Porsche 917LH #46 1969 Le Mans Test Car – Spark

917LH #46
1969 Porsche 917LH #46 Test Car
Pilots: R. Stommelen, H. Herrmann
Team: Porsche System Engineering
Race: Le Mans Test in 1969
Spark - S1974 (resin)

Published 08/06/23

The story of the development of Porsche’s 917 is quite colorful. After their first class victory at Le Mans in 1951, Porsche was set to one day come in first overall. Yet, if nowadays Porsche is an automotive powerhouse, in the 50s and 60s they were actually small fry. Therefore, the investment to build a car strong enough for an overall win was, in practical terms, basically impossible. That’s because the manufacturer had to invest not only in research, but also fabricate a minimum number of cars. And at the time, that minimum was 50 units, something out of the question for a small brand. However, that changed in April of 1968, when FIA altered the homologation rules. Starting in 1969, a manufacturer only needed to produce 25 cars instead of the customary 50 for homologation. Ferdinand Piëch, Porsche’s chief engineer and CEO, jumped at the opportunity. 

917LH #46
Just 10 months between idea and working prototype – that’s no small feat.

As an added incentive, Porsche’s current “top” car, the 908, was no match for the competition. At Le Mans in 1968, for instance, the 908 finished 6 laps behind the winning GT40 #9. Therefore, a new car would be welcome. With everything ready, the work on the new car began in July of 1968. On March 10th of 1969 they had their first working prototype. Two days later, on March 12th, at the Geneva Salon de l’Auto, Porsche revealed to the world the new 917. With the 917 ready (at the time called 917LH), it was time to take it to the track. Just in time for the 1969 24 Heures du Mans, to happen on June 14 and 15. That year, the official track tests would be on March 30th. So Porsche arrived at La Sarthe with two brand new 917LH, chassis #917-003 (917LH #46) and #917-002 (917LH #45). 

The weirdest aerodynamic appendage I’ve ever seen on the tail of a Le Mans’ car.

Piloting duties for both cars would be split between Hans Herrmann and Rolf Stommelen, two very experienced Porsche pilots. Knowing the 917’s history, it is probable that Herrmann and Stommelen had a rough time with the cars. Even though I couldn’t find any official reference to this, nonetheless… 🤨 With the tests done, Porsche packed everything up and returned to Stuttgart. After that, Porsche took #917-003 to the Spa 1000 Km on May 17. It did not actually race, and only ran as a test mule, piloted by Brian Redman and Jo Siffert. Later that month, it did test runs for the Nürburgring 1000 Km, though once again no 917 actually raced. By that time Stuttgart was fully aware that their most advanced car had serious issues. In short, it was terrible at speed. That being so, for those races Porsche elected to use the old (and reliable) 908.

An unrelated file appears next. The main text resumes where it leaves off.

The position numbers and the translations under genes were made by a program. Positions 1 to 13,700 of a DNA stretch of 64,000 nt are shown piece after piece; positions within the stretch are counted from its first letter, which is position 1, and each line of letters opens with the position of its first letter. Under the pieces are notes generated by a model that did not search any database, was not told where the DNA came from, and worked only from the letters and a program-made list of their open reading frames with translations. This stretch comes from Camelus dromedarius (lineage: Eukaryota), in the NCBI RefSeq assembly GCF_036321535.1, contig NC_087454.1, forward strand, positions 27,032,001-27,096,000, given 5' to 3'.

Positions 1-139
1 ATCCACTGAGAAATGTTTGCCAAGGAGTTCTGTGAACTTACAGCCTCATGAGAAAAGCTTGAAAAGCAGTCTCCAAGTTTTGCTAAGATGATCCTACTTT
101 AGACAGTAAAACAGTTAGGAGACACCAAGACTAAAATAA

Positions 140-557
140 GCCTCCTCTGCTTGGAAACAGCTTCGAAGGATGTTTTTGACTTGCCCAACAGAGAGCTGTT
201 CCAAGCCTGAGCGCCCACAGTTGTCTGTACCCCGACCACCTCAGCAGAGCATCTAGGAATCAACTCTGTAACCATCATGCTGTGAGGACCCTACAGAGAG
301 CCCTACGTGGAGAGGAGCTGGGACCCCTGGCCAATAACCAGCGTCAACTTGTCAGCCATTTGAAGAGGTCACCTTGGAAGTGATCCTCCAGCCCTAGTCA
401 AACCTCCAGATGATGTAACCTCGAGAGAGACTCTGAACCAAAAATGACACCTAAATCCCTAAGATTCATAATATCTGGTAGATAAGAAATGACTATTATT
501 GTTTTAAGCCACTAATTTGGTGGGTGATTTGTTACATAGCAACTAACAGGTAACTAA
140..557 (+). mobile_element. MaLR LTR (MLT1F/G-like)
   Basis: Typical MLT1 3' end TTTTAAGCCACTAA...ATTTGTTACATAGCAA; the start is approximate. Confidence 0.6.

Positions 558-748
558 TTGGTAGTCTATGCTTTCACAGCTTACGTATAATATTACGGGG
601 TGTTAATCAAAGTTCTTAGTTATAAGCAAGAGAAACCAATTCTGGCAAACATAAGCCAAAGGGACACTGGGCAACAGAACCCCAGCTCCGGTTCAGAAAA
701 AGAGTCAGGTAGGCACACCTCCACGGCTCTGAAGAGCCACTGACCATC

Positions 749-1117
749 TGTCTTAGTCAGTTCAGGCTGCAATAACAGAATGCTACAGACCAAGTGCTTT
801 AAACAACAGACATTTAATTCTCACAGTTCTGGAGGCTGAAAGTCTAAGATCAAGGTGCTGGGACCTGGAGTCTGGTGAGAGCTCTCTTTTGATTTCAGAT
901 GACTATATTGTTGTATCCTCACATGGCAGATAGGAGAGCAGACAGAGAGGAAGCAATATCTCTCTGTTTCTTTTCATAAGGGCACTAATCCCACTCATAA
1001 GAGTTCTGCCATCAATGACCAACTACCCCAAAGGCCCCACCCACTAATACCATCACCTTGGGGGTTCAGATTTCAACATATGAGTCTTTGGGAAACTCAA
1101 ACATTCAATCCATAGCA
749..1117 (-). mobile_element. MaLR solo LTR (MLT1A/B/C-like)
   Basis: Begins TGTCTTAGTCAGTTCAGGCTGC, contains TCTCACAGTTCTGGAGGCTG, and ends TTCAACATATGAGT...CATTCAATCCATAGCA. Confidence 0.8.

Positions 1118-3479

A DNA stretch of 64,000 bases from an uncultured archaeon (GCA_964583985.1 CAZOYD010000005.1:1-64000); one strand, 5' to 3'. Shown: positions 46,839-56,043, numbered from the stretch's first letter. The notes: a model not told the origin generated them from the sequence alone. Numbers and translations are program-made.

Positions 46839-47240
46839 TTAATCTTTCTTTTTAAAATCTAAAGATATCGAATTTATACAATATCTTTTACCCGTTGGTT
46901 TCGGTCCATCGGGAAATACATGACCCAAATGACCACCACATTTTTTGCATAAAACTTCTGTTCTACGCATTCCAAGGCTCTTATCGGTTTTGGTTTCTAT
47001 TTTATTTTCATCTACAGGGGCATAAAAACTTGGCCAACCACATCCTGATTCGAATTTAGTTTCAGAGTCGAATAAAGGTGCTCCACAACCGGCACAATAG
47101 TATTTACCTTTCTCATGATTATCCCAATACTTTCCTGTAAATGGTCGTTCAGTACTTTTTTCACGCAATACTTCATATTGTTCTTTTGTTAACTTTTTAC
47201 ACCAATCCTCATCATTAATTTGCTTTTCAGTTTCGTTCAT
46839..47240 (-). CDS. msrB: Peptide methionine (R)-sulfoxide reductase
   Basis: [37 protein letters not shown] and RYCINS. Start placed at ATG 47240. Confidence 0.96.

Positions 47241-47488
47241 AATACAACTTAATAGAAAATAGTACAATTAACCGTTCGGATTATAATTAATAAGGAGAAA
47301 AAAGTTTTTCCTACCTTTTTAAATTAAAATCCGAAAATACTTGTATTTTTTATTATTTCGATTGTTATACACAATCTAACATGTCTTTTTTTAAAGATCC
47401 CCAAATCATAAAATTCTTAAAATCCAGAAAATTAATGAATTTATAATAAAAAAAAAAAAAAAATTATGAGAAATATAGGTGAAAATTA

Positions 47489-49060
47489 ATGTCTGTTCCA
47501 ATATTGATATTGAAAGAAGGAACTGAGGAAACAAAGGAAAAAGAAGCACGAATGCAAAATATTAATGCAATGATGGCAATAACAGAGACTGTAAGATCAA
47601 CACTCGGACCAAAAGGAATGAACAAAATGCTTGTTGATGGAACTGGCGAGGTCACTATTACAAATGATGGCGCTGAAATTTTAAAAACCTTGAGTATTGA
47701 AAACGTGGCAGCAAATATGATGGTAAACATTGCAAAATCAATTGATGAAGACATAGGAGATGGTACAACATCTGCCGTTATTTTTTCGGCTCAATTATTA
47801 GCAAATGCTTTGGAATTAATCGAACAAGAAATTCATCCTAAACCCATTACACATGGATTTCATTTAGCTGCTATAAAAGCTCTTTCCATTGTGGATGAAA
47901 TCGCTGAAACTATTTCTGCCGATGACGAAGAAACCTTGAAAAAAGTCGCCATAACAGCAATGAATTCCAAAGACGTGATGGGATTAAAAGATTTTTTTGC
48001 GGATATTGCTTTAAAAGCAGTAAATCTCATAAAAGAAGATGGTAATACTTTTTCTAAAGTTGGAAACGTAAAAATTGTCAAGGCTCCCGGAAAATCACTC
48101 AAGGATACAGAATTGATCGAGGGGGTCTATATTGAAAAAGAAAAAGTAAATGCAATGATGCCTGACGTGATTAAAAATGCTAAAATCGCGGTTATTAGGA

I wonder if Porsche was already aware of the aerodynamic issues of the 917 before the Le Mans Test Day?

In the end, neither #917-002 nor #917-003 actually raced. In fact, they only raced as “test cars”. Nonetheless, Porsche sent three works 917 (two raced) to Le Mans in 1969, plus one car for a privateer. And we all know how that race ended for Stuttgart… Being blunt, in the beginning the 917 was a disgrace. And the 917LH #46 is part of that early crappy history. Facts aside, I’m a HUGE 917 fanboy, and delightfully in early 2023* Spark released 917LH #46 in 1:43rd. And it’s a doozy of a model – your typical great model from Spark. Even so, I think this model will only be of interest to the 917/Porsche fan boys. Nonetheless, like the Geneva presentation model, I have the feeling this one will also become rare in the future. So don’t let it get away.

*Around the same time, Spark also released 917LH #45 (#917-002). It’s on my hit list, and I’ll try my best to also get one.

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